What is Epilepsy surgery?
If anti-epileptic medications do not control epilepsy seizures, brain surgery can be considered for some patients.
The most commonly performed type of brain surgery is called Resective Brain Surgery. Resective surgery for epilepsy is used to remove the part of the brain that is causing the seizures. This means that it can only be used for people where the seizures start in one area of the brain. When seizures start in one part of the brain only, this is called Focal Epilepsy.
There are different kinds of Resective Brain Surgery that occur in different parts of the brain, depending on where the seizures start. Some surgeries mainly involve removing a lesion as seen on the MRI – this is called a lesionectomy. Other surgeries involve larger parts of the brain. They may involve all or most of one of the lobes of the brain. The brain is divided into four paired sections:
- The frontal
- Temporal lobes
Epilepsy Surgery Treatment in Pune , In epilepsy surgery, the surgeon removes the abnormal portion of brain that is causing the seizures. Brain tumors, vascular (blood vessel) abnormalities, old strokes, and congenital (inherited) irregularities might also be treated if they are believed to be causing the seizures.
Q: How common is Epilepsy?
RMR: Epilepsy is very common – it affects over 3 million people of all ages in our country, that’s about 1% of the population. To put it into perspective, that’s more people than have multiple sclerosis, cerebral palsy, muscular dystrophy, and Parkinson’s Disease combined, and in the U.S., epilepsy is as common as breast cancer, and it takes as many lives. Anyone with a brain can have epilepsy; this disease affects people from all walks of life.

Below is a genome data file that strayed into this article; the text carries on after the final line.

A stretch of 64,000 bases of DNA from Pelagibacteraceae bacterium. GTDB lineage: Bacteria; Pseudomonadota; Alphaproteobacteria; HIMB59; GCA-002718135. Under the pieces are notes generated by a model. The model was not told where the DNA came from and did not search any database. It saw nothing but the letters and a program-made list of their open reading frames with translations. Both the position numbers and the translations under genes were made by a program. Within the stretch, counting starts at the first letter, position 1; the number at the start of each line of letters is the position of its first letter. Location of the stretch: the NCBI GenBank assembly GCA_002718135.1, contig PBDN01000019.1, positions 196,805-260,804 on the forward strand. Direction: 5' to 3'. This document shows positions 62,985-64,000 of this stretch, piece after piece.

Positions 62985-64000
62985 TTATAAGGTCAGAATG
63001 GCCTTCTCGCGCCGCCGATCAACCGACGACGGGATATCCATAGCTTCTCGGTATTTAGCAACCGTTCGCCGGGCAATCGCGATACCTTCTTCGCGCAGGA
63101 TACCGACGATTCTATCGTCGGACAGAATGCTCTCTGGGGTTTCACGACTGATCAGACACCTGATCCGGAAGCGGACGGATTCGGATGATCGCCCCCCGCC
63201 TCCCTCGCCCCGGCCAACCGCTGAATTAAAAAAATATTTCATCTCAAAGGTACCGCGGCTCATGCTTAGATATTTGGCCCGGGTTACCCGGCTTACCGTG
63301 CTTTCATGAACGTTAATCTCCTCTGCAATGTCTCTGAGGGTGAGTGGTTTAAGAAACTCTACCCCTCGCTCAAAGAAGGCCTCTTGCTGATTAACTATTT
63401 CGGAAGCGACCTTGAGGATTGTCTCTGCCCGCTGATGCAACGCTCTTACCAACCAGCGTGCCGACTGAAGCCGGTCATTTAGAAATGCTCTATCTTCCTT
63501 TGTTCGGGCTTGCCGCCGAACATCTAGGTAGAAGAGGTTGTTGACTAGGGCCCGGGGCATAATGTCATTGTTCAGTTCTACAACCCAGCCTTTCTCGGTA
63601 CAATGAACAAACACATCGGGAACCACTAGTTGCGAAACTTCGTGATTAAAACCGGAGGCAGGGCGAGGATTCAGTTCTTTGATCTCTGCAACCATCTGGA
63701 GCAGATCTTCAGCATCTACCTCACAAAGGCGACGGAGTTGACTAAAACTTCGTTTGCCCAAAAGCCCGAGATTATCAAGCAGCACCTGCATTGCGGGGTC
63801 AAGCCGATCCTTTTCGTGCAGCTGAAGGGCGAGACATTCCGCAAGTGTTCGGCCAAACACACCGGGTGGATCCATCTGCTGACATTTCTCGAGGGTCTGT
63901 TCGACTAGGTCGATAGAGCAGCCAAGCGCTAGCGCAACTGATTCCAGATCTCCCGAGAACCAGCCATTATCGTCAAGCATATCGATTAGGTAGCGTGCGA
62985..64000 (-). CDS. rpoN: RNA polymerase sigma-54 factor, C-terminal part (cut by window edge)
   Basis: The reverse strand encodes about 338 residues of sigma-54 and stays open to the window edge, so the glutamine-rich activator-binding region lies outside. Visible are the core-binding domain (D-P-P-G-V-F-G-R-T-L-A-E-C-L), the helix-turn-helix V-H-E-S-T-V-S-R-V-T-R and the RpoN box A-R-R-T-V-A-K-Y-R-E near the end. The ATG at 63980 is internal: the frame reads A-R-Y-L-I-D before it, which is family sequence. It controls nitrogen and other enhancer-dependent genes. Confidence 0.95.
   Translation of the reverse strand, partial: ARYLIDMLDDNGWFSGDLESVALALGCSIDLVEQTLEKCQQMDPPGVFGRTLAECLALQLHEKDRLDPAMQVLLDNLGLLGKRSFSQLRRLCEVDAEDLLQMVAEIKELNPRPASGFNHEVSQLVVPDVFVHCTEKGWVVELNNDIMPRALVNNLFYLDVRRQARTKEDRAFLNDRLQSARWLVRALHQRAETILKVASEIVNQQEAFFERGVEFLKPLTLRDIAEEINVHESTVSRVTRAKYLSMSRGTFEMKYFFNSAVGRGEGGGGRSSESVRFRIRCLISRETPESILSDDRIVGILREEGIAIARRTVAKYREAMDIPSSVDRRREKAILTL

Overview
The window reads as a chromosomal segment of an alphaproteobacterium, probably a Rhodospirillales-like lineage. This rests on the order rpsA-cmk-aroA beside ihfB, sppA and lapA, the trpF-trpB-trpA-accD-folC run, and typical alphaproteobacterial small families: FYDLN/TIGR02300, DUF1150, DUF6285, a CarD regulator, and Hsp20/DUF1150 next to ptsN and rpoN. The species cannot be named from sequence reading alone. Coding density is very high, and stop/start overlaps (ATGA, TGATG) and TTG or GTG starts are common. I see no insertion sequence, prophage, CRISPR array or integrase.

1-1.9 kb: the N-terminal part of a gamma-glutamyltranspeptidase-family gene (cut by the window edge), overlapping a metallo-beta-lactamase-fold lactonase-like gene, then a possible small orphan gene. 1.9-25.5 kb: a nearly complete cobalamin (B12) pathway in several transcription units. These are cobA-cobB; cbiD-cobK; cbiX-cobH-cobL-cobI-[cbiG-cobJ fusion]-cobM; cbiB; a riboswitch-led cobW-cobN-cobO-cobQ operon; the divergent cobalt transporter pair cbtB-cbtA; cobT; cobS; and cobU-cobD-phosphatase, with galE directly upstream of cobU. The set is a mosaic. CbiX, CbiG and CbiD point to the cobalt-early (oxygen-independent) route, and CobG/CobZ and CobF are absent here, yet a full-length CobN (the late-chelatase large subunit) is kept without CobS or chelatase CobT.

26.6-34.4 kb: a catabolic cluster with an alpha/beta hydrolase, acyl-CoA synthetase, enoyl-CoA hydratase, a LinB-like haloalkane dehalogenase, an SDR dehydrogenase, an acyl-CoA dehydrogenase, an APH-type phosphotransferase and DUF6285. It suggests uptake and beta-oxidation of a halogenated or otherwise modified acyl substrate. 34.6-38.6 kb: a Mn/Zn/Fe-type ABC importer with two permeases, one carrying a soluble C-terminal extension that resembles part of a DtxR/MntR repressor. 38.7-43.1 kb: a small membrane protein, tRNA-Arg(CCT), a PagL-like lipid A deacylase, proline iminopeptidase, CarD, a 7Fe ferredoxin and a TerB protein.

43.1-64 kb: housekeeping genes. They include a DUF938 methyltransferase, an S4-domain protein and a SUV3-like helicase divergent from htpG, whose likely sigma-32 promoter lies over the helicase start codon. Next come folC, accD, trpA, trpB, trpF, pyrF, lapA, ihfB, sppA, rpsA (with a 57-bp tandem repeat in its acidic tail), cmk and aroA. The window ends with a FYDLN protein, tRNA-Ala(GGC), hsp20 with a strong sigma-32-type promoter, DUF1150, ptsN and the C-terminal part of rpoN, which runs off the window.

Frequently Asked Questions
- Answer: It’s a common brain (neurological) disease characterized by recurrent seizures, which are brief disruptions in normal brain activity that interferes with brain function. Seizures can manifest as full-body convulsions, but there are many kinds – with some types, you might not even notice a seizure at all. Currently, there is no cure, and for many it is lifelong.
- Answer: Epilepsy is diagnosed by a physician or nurse practitioner. The health care professional may ask questions about the seizure such as what happened before, during, and after it. The person will also have an electroencephalogram (EEG) test to measure the electrical activity in the brain. Additional imaging tests such as MRIs and/or CT/CAT scans might be done as well. Then, based on the information gathered, a diagnosis of epilepsy might be made.
- Answer: Medication is the most common and effective way to treat epilepsy; however, there are also non-drug treatments such as surgery, ketogenic diets, and nerve stimulation. Many people utilize complementary medicine in their care as well. It’s important to remember that everyone is different, and everyone responds differently, so a person with epilepsy should discuss their care with their physician before making any active decisions.
- Answer: Epilepsy is not rare – in fact, about 1 in every 100 Canadians has epilepsy and about 50 million people worldwide. It can affect anyone of any age, race, and sex. Many famous people have had (or are suspected to have had) epilepsy, including Pope Pius IX, Prince John, Neil Young, Susan Boyle, Harriet Tubman, and many others! However, it should be noted that epilepsy is an umbrella term for a large variety of different kinds of seizure disorders. While epilepsy in general is common, the individual diseases that fall under that umbrella are typically rare in respect to the overall population.